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Running Time:
00:03:18
Join the Exploratorium crew on a visit to the Scripps Institution of Oceanography, where we will learn more about the ecological impact of plastic debris in the North Pacific Gyre. To learn more about marine debris visit: http://www.exploratorium.edu/tv/index.php?project=110&program=1301&type=clip

Project: Exploratorium Science at America's Cup | Browse All

Date: November 26, 2011
Format: Expedition
Category: Everyday Science
Subject(s): General Science,
Running Time:
00:01:33
Weather plays a large role in sailing! Join us as we pay a visit to the National Weather Service station in San Diego to catch a glimpse into the future weather patterns that will effect the America's Cup Races.

Project: Exploratorium Science at America's Cup | Browse All

Date: November 25, 2011
Format: Expedition
Category: Everyday Science
Subject(s): General Science
Running Time:
04:17
How do the America's Cup boats sail on just one hull? Why do they sometimes capsize? Exploratorium Senior Scientist Paul Doherty dives deeper into the physics of the America's Cup catamarans in "Sailing 102: Tip Don't Flip!"

Project: Exploratorium Science at America's Cup | Browse All

Date: November 25, 2011
Format: Expedition
Category: Everyday Science
Subject(s):
Running Time:
04:55
There are green sea turtles in San Diego Bay? Where did they come from? Do they really live over 100 years? Why is it important for scientists to keep track of these giant creatures, and how on earth do they do it? In this interview with ecologist Tomoharu Eguchi (NOAA Marine Fisheries Service) and ecology graduate student Sheila Madrak, we meet the sea turtles and explore these 'big' questions.

Project: Exploratorium Science at America's Cup | Browse All

Date: November 25, 2011
Format: Expedition
Category: Everyday Science
Subject(s): Life Science/Biology
Running Time:
02:50
The Southern California Coastal Ocean Observing System (http://sccoos.org/) gathers live data about winds, waves, surface currents, temperature, and water quality, and makes it available to everyone. In this piece, Oceanographer Art Miller tells us about this system, and about how America's Cup sailors can use this kind of data and modeling to improve their race performances. To access wind modeling data, visit: http://www.sccoos.org/data/observations/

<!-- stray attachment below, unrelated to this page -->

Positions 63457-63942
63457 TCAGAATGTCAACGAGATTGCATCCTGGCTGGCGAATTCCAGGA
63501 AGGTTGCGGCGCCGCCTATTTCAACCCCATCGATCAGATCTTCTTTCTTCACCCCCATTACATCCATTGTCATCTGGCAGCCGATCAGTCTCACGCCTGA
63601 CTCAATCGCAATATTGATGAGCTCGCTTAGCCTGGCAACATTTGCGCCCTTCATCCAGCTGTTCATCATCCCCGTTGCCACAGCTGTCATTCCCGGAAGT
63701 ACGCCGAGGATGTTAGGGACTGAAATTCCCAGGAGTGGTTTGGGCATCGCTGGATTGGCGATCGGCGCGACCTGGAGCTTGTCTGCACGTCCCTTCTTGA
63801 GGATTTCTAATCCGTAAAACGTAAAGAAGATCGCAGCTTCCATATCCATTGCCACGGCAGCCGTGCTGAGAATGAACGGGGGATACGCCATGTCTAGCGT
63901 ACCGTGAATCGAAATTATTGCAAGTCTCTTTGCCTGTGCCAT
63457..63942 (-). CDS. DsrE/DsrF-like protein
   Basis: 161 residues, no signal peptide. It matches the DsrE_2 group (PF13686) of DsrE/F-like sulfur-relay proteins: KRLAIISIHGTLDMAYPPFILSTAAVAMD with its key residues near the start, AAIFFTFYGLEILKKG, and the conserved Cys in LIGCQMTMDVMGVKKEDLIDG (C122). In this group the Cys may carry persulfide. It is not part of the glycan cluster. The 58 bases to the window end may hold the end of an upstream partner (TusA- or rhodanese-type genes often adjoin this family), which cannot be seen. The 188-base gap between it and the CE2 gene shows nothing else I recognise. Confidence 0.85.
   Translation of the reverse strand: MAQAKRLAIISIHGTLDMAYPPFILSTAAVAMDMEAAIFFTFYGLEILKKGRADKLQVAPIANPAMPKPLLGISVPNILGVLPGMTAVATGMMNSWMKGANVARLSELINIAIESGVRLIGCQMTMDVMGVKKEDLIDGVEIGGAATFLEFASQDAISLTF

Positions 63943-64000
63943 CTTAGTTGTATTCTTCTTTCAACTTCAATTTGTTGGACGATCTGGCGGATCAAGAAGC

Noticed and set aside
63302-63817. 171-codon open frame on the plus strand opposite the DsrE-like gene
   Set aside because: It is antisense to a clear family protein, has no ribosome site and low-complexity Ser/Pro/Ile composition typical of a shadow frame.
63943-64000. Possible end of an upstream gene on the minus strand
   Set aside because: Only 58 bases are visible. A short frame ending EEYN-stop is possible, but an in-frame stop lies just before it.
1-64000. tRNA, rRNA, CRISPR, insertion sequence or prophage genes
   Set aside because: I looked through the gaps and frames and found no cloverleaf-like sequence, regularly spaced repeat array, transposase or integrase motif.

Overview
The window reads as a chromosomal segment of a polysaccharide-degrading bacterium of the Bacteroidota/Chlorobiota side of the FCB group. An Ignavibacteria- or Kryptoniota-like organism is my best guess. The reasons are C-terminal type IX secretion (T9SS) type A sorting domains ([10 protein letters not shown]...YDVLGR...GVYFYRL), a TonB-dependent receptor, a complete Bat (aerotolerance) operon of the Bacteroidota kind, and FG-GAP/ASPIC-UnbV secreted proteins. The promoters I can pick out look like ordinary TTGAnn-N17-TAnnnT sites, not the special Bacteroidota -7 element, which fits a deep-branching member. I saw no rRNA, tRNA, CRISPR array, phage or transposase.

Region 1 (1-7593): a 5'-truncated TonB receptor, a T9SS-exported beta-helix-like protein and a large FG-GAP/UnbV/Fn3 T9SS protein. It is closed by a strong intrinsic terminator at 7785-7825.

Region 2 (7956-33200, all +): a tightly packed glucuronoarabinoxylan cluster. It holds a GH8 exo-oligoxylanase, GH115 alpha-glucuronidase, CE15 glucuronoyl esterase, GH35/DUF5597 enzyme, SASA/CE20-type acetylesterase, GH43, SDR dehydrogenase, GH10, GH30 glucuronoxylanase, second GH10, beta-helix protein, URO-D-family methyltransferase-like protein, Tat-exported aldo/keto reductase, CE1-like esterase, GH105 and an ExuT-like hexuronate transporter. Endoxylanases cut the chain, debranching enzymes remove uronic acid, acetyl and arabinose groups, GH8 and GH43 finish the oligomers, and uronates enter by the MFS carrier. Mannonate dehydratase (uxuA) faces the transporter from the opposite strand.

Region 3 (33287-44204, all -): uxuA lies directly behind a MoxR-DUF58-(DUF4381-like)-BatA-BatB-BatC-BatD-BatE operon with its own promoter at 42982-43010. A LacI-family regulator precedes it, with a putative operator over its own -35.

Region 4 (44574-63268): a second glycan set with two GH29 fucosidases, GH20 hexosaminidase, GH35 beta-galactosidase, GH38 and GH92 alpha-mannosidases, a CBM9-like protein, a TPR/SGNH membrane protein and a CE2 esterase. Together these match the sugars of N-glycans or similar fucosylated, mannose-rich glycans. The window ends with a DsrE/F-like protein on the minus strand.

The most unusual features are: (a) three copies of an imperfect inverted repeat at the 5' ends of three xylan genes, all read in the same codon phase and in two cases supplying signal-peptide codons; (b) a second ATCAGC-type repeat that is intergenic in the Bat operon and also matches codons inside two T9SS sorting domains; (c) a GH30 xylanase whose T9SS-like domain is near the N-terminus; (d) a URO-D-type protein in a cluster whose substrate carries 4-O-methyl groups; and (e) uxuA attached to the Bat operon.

Project: Exploratorium Science at America's Cup | Browse All

Date: November 25, 2011
Format: Expedition
Category: Everyday Science
Subject(s): General Science
Running Time:
00:03:50
At the southern end of the Golden Gate Bridge, a construction project to rebuild the elevated freeway ramp formerly known as Doyle Drive is underway. Senior bridge engineer John Walters tours us through some of the new seismic technologies being installed, including a seismic joint designed to handle several feet of longitudinal movement and a spherical bearing that allows for three-dimensional movement. Walters also points out a temporary structure built over the historic Presidio Pet Cemetery to protect the grave sites while providing a platform for the construction overhead.

Project: Science in the City | Browse All

Date: November 23, 2011
Format: Expedition
Category: Everyday Science
Subject(s): engineering, city planning
Running Time:
00:01:51
Pouring concrete is an ongoing feature of construction at the Piers. This footage, captured in July 2011, shows the well-choreographed process involved, from pumping the concrete into rebar-latticed slabs via remote-controlled overhead boom, to vibrating the concrete to get rid of air pockets, to flattening the surface using 2x4s (“screed”) and rakes (“come-along tools”), to tamping in (“jitterbugging”) bits of sand and gravel, to the final smoothing and leveling of the finished surface. This pour created an extension to the southeast apron of Pier 15, adjacent to what will become the East Gallery.

Project: Exploratorium at the Piers | Browse All

Date: November 23, 2011
Format: Demonstration / Activity
Category: Everyday Science
Subject(s):
Running Time:
04:53
How can a wind-powered sailboat move faster than the wind? Why do the America's Cup sails look like airplane wings? With the beginner in mind, Exploratorium senior scientist Paul Doherty introduces the basic physics of sailing and sail design.

Project: Exploratorium Science at America's Cup | Browse All

Date: November 18, 2011
Format: Expedition
Category: Everyday Science
Subject(s): General Science
Running Time:
00:54:30
What is light? How is it made? In this video, staff physicist Ron Hipschman will talk about and demonstrate light, it's features and various ways it can be made as well as how colors mix.

Project: Color | Browse All

Date: November 16, 2011
Format: Lecture
Category: Everyday Science
Subject(s): physics
Running Time:
01:05:50
Exploratorium neuroscientist Richard Brown discusses how we see color, how color vision evolved, why color vision varies from person to person, and how the scientific understanding of color vision has led to technologies such as color photography

Project: Color | Browse All

Date: November 16, 2011
Format: Lecture
Category: Everyday Science
Subject(s): physics